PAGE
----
- The State
The Hornets are already down two starters due to injury, but it looks like that number won’t increase to three for Tuesday’s game vs. the LA Lakers.
Beijing sends 25 military aircraft into Taiwan as the US warns against an 'increasingly aggressive' China.
- CBS News
A new date for the helicopter's maiden flight will be set after updated software is tested.
- NBC News
The worker was taken to a hospital for evaluation and medical care, the zoo said. The employee's condition has not been released.
- The Week
President Biden hosted a bipartisan group of eight lawmakers in the White House on Monday evening to discuss his $2.25 trillion American Jobs Plan, and Republican attendees said afterward the president seemed genuinely interested in their input. "I'm prepared to negotiate as to the extent of my infrastructure project, as well as how we pay for it," Biden said in the two-hour Oval Office meeting. "Everyone acknowledges we need a significant increase in infrastructure." "Those are all the exact words that I wanted to hear going into the meeting," Rep. Garret Graves (R-La.), a member of the House Transportation and Infrastructure Committee, told The Associated Press. "And so that was really encouraging." At the very least, Sen. Alex Padilla (D-Calif.) added, "Nobody stormed out yelling 'no.'" Biden said he is serious about seeking bipartisan support for the bill — "I'm not big on window-dressing, as you've observed," he said — but the Republicans in the meeting repeated objections about the ambitious scope of Biden's proposal, his expansive definition of infrastructure, the price tag, and especially Biden's plan to pay for the bill by raising the corporate tax rate to 28 percent, from 21 percent. Some Republican participants suggested raising the gas tax. Sen. Roger Wicker (R-Miss.), the top Republican on the Senate Commerce Committee, said Biden was "highly engaged" and the meeting went "well," but reversing the GOP's corporate tax cut is a nonstarter. "I view the 2017 tax bill as one of my signature achievements in my entire career," Wicker said. "It would be an almost impossible sell for the president to come to a bipartisan agreement that included the undoing of that signature." Cedric Richmond, the White House director of public engagement, said "no one in business" wanted the corporate rate lowered from 35 percent all the way to 21 percent rate in the GOP's top-heavy tax overhaul, and he's reminding business leaders "we would be bringing the rate back to the neighborhood they wanted in the first place. And at the same time, we could fix infrastructure." Biden and his fellow Democrats have made clear they are willing to try to go it alone if there's no GOP interest in good-faith negotiations, but that would leave no room for error in the ideologically disparate Democratic caucus, with its razor-thin control of Congress. At the same time, Biden's proposal is broadly popular even among Republican voters, as is paying for it by taxing corporations. More stories from theweek.comTrump finally jumps the shark7 brutally funny cartoons about Mitch McConnell's corporate hypocrisyWill McConnell 'grovel' before Trump to unite the Republican Party?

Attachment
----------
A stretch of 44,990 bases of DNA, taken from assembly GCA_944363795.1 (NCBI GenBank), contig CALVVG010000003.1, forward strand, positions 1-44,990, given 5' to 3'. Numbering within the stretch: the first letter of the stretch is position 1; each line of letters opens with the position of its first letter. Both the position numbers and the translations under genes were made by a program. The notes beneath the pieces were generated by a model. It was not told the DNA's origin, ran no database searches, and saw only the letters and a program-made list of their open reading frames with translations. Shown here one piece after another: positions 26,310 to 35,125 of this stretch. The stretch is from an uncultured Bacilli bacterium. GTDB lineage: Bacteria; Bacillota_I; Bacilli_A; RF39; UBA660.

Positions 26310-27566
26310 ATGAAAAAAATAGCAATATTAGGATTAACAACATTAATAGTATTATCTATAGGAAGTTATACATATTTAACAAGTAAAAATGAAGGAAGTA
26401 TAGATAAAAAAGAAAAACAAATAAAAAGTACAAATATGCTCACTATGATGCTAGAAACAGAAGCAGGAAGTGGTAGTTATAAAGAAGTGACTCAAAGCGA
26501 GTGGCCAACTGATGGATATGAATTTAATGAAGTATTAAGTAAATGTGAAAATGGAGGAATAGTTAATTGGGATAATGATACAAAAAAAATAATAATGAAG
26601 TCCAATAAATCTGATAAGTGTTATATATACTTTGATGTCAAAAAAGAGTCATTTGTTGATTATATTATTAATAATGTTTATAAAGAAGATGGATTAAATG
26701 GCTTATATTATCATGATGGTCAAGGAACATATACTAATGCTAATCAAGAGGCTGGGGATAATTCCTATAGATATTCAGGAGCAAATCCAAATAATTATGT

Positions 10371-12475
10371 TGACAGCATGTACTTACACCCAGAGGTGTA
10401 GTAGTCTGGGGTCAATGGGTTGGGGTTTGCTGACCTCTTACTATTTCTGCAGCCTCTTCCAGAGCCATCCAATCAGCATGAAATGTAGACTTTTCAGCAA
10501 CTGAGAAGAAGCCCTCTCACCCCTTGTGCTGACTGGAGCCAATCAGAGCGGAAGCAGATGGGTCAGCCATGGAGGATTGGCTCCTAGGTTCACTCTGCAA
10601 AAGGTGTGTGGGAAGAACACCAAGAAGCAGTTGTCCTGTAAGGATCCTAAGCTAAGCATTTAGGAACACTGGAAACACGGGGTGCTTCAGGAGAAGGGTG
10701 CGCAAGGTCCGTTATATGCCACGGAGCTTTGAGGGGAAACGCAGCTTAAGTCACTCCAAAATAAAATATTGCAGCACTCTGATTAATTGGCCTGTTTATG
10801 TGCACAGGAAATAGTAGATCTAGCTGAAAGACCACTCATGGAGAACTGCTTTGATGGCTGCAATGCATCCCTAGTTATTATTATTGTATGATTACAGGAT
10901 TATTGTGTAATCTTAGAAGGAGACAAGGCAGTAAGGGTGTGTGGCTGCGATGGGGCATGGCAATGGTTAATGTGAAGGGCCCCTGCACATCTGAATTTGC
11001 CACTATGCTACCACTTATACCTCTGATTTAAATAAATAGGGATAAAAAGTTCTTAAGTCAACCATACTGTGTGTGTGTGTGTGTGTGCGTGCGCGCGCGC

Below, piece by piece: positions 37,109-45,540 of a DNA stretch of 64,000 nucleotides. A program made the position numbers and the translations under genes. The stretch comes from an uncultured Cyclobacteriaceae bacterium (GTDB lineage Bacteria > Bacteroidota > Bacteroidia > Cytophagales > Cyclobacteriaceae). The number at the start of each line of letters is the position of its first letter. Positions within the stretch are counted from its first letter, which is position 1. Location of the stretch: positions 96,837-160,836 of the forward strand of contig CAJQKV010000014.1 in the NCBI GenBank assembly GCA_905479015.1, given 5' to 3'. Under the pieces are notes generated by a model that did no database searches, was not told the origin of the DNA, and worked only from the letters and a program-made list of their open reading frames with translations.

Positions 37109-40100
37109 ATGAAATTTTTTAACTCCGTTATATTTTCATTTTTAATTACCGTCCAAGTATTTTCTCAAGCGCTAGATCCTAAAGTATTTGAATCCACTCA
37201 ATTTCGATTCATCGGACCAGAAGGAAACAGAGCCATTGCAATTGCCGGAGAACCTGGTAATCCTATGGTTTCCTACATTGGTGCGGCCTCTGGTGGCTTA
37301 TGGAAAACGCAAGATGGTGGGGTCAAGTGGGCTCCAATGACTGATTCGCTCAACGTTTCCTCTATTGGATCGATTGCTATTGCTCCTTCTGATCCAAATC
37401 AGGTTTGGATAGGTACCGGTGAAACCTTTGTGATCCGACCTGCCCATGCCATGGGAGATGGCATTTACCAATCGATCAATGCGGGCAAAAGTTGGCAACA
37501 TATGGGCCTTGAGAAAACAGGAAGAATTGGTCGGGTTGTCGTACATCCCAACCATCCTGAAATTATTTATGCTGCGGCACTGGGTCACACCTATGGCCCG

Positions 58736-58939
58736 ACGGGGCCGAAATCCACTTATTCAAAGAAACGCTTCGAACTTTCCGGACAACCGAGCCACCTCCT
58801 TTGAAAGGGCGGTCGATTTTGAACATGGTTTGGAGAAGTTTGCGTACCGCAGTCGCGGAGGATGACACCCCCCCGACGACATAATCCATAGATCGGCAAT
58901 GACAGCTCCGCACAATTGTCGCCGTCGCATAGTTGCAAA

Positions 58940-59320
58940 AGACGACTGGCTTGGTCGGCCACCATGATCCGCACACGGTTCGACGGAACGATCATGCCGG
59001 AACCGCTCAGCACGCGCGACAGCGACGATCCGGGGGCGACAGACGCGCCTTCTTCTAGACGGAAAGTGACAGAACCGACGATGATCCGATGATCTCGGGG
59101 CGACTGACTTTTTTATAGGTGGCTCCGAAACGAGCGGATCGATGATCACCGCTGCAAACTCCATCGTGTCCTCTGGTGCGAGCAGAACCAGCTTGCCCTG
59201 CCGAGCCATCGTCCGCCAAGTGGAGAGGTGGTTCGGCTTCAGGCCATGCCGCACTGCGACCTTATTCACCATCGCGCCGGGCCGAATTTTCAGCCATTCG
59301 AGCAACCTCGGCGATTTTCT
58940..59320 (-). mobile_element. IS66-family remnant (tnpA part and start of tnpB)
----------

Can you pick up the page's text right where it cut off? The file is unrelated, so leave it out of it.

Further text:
TikTok star Justine Paradise accuses YouTuber Jake Paul of sexual assault, says he did not ask for consent
The TikTok personality Paradise, 24, accused Paul of forcing her to perform oral sex on him, despite her saying "no" multiple times.